Have you ever thought of the importance of being fluent in the language of emotions? Have you ever even considered emotions as a language? Well I hadn’t until I was reading a dense article on the importance of knowing what’s up wth your emotions— AND the importance of knowing emotions of those around you.
So if you have ever seen the animated movie Inside Out some of this may sound familiar. The six basic emotions (which don’t include the TWENTY more recently “discovered” ones—like “awe”) are happiness, sadness, anger, surprise, fear and disgust. In reviewing this list I thought, wow, no wonder life can be so stressful, look at our choices of how we get to feel. The odds aren’t looking so hot. However, every emotion is important. Emotion, named from the Latin word for “to move” indicates movement. An emotion often triggers your facial expression to shift, your nervous system to react and other physical changes (“butterflies in stomach, etc.). Emotions are the quick jolts leading to moods—moods which last longer. (Or my husband might tease that my moods are pretty fleeting too.) Common sense, human instinct and being present to your emotion will help you kick that adrenaline into gear when running from a lion and such.
While it might seem tempting to say you’d like to just hover around “happiness” all the time, less positive emotions are critical in life too. While reading this in a TIME magazine article, I absolutely related to the fact that the darker, more solemn emotions help make sense of tough situations. They make us aware of the complex and shaky areas in our lives that need extra attention. I’ve found that when experiencing “sadness” my mind does get more still and calm….and sometimes creative? Feel that pain and work through it. Suppressing emotions leads to all kinds of backfires. Being conscious and present of your emotions (identifying them as they roll in) can help you stay in more control of them. If you don’t recognize them (“greet” them, if you will) you are at their mercy ; )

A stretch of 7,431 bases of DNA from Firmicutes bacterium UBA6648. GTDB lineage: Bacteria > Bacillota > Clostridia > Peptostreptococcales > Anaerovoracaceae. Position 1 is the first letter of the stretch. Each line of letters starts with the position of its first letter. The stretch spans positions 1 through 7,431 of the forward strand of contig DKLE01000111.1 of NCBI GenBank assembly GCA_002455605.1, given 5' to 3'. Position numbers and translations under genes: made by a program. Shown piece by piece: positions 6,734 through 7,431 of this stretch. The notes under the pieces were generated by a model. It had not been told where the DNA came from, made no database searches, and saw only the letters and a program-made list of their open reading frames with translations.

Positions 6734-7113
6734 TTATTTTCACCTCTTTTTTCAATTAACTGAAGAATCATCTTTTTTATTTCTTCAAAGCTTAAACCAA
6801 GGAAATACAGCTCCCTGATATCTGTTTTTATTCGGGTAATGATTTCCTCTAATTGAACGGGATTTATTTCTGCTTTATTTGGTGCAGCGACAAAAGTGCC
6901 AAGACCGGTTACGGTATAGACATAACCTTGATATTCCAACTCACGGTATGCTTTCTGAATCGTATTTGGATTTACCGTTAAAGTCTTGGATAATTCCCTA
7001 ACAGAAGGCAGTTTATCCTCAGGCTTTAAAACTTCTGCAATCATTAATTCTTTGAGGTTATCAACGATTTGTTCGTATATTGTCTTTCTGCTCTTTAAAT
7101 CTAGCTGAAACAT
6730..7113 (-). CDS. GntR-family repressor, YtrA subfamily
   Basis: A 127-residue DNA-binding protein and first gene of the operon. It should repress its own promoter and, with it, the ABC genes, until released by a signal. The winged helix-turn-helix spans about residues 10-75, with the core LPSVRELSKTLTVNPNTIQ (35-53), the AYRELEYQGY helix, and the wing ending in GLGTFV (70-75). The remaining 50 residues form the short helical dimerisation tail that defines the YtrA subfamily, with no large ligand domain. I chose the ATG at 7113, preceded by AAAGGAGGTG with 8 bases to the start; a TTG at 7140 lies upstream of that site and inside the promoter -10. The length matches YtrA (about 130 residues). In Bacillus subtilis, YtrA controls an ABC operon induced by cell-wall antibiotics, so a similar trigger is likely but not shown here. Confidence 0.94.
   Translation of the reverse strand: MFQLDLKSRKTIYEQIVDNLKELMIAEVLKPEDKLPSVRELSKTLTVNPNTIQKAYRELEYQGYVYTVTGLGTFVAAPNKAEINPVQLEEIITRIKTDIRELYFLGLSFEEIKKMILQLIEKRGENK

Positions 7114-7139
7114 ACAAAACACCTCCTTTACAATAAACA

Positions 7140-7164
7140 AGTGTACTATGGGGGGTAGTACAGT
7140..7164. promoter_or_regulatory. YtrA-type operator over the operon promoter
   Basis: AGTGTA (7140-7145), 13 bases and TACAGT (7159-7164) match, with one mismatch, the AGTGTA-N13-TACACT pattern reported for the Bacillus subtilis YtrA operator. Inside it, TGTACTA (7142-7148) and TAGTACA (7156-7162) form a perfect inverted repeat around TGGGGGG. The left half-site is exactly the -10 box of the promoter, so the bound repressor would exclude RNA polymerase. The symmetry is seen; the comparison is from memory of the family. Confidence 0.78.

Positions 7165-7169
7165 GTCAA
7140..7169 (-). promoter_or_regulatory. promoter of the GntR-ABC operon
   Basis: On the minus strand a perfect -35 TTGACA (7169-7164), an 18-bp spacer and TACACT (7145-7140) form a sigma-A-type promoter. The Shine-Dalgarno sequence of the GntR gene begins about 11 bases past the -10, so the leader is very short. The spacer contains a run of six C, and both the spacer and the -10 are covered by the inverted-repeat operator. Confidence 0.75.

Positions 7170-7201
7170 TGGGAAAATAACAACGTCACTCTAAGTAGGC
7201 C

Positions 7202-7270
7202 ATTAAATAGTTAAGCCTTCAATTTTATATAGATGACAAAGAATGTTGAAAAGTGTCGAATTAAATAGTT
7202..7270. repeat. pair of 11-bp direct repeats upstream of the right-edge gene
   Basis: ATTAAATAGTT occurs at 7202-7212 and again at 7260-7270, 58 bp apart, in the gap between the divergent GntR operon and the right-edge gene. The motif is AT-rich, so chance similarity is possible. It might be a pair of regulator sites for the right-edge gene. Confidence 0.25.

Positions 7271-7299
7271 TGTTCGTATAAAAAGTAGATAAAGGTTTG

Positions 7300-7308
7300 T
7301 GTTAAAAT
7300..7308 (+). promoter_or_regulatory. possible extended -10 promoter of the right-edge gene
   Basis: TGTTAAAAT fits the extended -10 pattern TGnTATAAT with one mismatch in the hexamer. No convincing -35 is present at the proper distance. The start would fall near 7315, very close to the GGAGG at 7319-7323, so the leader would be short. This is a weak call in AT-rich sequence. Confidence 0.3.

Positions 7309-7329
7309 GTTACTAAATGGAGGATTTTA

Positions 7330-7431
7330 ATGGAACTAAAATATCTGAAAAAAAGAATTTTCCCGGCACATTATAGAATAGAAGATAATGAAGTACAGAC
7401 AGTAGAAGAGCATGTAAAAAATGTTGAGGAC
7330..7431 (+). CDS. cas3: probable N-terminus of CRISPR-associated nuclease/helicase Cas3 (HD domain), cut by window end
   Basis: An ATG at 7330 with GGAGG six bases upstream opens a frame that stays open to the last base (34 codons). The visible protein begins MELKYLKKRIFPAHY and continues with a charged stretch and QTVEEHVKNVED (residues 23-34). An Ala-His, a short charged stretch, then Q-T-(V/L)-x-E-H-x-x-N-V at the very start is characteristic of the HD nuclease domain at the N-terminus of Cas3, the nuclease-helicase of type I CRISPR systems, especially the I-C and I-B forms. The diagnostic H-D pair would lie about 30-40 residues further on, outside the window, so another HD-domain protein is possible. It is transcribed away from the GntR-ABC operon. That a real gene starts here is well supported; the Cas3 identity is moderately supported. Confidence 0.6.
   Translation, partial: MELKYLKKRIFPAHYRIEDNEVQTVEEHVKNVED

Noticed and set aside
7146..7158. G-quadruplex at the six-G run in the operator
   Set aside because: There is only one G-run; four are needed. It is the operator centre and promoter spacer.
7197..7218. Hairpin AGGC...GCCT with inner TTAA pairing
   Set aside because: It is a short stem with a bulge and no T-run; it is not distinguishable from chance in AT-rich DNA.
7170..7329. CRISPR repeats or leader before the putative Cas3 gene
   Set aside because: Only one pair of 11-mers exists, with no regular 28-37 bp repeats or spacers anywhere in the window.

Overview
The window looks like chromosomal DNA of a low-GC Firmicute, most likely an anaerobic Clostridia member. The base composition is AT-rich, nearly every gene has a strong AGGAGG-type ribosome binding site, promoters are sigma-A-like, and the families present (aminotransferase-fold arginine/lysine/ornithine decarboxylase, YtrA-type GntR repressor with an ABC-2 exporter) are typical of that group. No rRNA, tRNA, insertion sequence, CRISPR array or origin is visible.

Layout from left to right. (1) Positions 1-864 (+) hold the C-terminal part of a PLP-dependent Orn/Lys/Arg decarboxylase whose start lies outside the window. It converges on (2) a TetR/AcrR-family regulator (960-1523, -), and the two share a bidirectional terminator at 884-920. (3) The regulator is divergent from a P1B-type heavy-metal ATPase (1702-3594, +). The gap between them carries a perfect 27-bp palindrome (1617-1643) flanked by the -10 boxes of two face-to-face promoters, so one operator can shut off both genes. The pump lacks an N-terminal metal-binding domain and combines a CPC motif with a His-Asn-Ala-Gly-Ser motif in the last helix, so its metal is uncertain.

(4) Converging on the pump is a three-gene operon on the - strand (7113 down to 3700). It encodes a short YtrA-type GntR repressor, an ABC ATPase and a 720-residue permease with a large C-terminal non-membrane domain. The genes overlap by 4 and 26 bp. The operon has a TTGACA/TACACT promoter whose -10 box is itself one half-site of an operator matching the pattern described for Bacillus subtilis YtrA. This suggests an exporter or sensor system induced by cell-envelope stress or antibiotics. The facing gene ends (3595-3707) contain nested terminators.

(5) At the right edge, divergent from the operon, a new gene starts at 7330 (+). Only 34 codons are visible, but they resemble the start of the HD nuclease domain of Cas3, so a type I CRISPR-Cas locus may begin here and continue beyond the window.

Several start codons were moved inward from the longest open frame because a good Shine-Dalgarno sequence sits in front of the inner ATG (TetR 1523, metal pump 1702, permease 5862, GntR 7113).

An old boss used to say, “Be confident in what you know and humbled by what you don’t.” I have revisted this phrase for over a decade in different scenarios. Most recently when I’ve felt like I projected snippy behavior to my husband and kiddos. For those times when I have to repeat myself to my family or I specifically write something on a list for my husband to do and he doesn’t, my immediate reaction is that he doesn’t think my preferences matter or the time that I took to be specific is important. HOWEVER, in working on being more awesome, I’ve learned that maaaaybe just mayyybe he’s got other things on his plate too (work/family, etc.). And perhaps we do all make mistakes. So I will in turn work on my reaction. And perhaps care less about those little things. (And, I mean, men seriously do multi- task less efficiently (or “differently”?) than women. That’s true because I read it somewhere ;) — so repeating myself while he’s texting or reading something should just be an “understood”.) It should also be noted that my husband **loves** when I make mistakes like forgetting something at home or getting the date wrong for an event. Alas, I remain humbled. (…and confident in the other 92 things I’m nailing that day. ;)